Berlusconi: no porridge

Berlusconi: Another guilty verdict

If past form is anything to go by, Silvio Berlusconi will not serve a day of his latest jail sentence, writes Toby Abse

Whilst the assessment of the Italian weekly Famiglia Cristiana - “Berlusconi: game over”1 - is hardly justified, especially in the light of his subsequent threats about bringing down the Monti government, presumably over the 2013 budget,2 the October 26 verdict sentencing Silvio Berlusconi to four years imprisonment for tax fraud is a serious blow to the 76-year-old former premier’s political prospects.

It should be emphasised that it is more than 14 years since he was last given a guilty verdict carrying a potential prison sentence; even in his recent trial over the massive bribe he was alleged to have given to David Mills for bearing false witness in an earlier case, Berlusconi escaped the only logical verdict (since Mills had already been convicted of receiving a bribe from Berlusconi, all the evidence suggested that Berlusconi had paid such a bribe) because of a particular, arguably slightly bizarre, calculation about precisely when the statute of limitations kicked in.3

The three earlier verdicts carrying a prison sentence all date back to 1997 and 1998, a period when the centre-left was in government and a weakened Berlusconi, whose first seven-month premiership in 1994 had ended in disaster, could probably have been finished off politically, if not judicially, had it not been for the ludicrous antics of what was then the ex-‘official communist’ Partito della Sinistra Democratica and its leader, Massimo D’Alema. Keen to involve Berlusconi in projects for constitutional reform, the PSD blocked every attempt to bring in legislation about a conflict of interests between large-scale media ownership (Berlusconi is estimated to be Italy’s sixth richest man, largely as a result of his media empire) and high political office. Needless to say, once Berlusconi realised that he could not push through parliament changes in Italy’s criminal justice system that would have been to his direct personal advantage, he pulled the plug on D’Alema’s pet schemes. The verdicts of the lower courts in the Medusa case, the Guardia di Finanza corruption case and the ‘All Iberian’ case (the one that involved the payment of 23 billion lire to the Socialist Party leader and former prime minister Bettino Craxi in return for favourable laws about commercial television ownership) were all reversed on appeal and Berlusconi will undoubtedly be hoping for a similar outcome on this occasion.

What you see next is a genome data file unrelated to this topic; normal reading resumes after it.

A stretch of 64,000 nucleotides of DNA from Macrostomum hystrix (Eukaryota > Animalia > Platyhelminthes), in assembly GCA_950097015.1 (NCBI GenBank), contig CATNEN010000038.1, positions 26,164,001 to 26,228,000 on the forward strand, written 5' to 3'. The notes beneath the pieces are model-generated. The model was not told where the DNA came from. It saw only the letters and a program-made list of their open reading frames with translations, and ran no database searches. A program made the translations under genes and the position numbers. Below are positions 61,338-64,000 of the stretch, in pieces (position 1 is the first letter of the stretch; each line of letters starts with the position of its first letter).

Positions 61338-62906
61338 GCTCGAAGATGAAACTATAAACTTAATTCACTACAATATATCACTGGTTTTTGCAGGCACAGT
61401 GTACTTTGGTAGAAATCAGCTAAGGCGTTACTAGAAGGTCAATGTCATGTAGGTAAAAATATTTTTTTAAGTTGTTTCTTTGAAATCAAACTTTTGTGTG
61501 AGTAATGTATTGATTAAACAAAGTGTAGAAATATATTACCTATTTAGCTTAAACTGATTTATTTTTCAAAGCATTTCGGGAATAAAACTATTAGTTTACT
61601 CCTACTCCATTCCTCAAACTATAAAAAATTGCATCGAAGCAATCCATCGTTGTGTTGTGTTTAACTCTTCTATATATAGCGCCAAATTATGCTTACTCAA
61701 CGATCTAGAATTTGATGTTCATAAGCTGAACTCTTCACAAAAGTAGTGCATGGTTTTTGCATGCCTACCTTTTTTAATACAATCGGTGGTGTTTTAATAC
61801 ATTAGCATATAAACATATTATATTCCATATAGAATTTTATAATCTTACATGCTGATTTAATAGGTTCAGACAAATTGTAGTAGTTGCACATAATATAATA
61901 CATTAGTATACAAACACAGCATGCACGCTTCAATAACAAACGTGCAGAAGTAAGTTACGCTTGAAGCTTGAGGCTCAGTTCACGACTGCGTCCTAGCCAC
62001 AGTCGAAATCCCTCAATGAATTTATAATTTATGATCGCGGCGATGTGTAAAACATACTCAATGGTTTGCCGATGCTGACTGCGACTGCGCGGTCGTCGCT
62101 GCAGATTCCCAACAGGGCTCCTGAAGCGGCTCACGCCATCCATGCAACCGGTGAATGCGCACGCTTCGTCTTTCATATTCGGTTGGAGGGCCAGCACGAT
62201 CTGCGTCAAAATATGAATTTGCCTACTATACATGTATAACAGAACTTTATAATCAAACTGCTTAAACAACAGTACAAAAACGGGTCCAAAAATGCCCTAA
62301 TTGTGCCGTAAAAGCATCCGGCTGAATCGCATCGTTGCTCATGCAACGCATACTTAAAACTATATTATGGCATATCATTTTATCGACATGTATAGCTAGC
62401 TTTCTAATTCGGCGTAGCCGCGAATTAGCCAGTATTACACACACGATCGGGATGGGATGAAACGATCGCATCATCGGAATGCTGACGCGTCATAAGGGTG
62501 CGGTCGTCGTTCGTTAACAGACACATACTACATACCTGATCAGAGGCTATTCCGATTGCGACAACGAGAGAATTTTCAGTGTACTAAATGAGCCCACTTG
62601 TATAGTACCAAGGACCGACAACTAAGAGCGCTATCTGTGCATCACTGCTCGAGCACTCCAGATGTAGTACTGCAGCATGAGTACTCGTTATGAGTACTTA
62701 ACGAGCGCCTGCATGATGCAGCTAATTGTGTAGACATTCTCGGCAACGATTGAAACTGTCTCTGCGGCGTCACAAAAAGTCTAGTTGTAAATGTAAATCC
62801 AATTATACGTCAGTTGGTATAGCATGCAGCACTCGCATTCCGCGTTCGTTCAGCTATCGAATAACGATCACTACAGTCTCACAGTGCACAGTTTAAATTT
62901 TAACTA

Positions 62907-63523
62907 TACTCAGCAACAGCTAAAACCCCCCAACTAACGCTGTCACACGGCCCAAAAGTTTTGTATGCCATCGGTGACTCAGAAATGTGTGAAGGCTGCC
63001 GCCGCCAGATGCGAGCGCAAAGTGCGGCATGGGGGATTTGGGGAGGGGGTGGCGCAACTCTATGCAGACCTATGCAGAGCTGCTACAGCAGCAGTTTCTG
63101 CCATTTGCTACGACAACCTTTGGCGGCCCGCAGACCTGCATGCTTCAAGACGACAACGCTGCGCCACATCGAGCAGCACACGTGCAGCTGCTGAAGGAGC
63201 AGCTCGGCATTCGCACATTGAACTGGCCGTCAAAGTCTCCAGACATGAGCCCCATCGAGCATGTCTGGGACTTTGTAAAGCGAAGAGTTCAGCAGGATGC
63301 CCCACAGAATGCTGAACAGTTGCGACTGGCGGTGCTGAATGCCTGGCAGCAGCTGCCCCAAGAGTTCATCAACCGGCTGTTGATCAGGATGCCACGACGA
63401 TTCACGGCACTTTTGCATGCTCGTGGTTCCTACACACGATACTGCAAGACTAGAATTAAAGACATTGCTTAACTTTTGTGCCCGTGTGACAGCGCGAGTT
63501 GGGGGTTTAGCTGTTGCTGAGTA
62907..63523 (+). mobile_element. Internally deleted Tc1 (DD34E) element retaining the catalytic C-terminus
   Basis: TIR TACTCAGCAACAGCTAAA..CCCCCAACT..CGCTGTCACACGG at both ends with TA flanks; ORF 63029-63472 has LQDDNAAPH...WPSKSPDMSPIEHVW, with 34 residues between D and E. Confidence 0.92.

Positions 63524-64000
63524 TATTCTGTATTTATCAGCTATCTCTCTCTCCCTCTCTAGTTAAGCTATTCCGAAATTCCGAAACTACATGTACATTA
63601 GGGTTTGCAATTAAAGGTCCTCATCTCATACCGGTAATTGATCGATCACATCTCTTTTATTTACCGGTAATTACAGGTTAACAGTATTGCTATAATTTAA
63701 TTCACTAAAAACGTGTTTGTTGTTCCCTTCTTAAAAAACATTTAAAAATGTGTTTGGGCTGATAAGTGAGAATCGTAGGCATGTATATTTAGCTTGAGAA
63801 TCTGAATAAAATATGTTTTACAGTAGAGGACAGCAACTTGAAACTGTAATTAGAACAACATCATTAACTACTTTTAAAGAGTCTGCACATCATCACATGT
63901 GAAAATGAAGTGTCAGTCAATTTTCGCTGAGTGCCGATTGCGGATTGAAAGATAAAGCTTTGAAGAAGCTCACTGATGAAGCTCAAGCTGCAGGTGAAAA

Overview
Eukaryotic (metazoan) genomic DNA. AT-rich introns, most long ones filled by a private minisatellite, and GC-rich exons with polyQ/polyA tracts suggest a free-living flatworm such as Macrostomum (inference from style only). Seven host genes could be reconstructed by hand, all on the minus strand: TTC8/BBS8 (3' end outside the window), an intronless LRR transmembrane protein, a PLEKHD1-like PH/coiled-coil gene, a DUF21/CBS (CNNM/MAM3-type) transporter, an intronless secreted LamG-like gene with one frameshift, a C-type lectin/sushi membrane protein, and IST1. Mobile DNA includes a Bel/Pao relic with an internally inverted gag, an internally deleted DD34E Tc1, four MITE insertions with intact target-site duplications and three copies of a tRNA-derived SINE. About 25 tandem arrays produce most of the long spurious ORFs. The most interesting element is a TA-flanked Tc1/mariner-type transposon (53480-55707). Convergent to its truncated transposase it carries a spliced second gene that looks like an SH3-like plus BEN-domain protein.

It is a testament to the persistence of the Milanese magistrates involved in the latest Mediaset case that the October 26 verdict was ever reached. The investigations that led to the case being brought started in June 2001. Berlusconi was first charged in July 2006 on three counts relating to Mediaset’s purchase of TV rights for American films: false accounting, embezzlement and tax fraud. In September 2008 the trial was suspended because of the lodo Alfano - a law which gave legal immunity to the prime minister and other leading state officials. That suspension lasted until the lodo Alfano was declared unconstitutional in November 2009. There was a second suspension between April 2010 and February 2011 because of the law on the ‘legitimate impediment’ - another of Berlusconi’s made-to-measure laws, which allowed the prime minister to claim that official duties prevented him from making court appearances. That law was subsequently declared by the constitutional court to be largely unconstitutional, even if premiers were deemed to be entitled to some limited protection.

Nor were the premier’s acts of sabotage in relation to his own trial confined to devising ever more ingenious means of avoiding court appearances. They also included ways of decriminalising the alleged offences. Thus, in January 2007, the magistrates had to abandon two out of the three original charges in the Mediaset case because Berlusconi had in the meantime got parliament to pass two laws that affected the trial, one decriminalising false accounting and another shortening the period before the statute of limitations kicked in (the so-called prescrizione breve). Moreover, the revised version of the statute of limitations meant that, although an enormous $368 million tax fraud had been discovered, Berlusconi is only criminally liable for $7.3 million at the tail end of the scam: the far more massive frauds of the 1990s can no longer be pursued by the courts.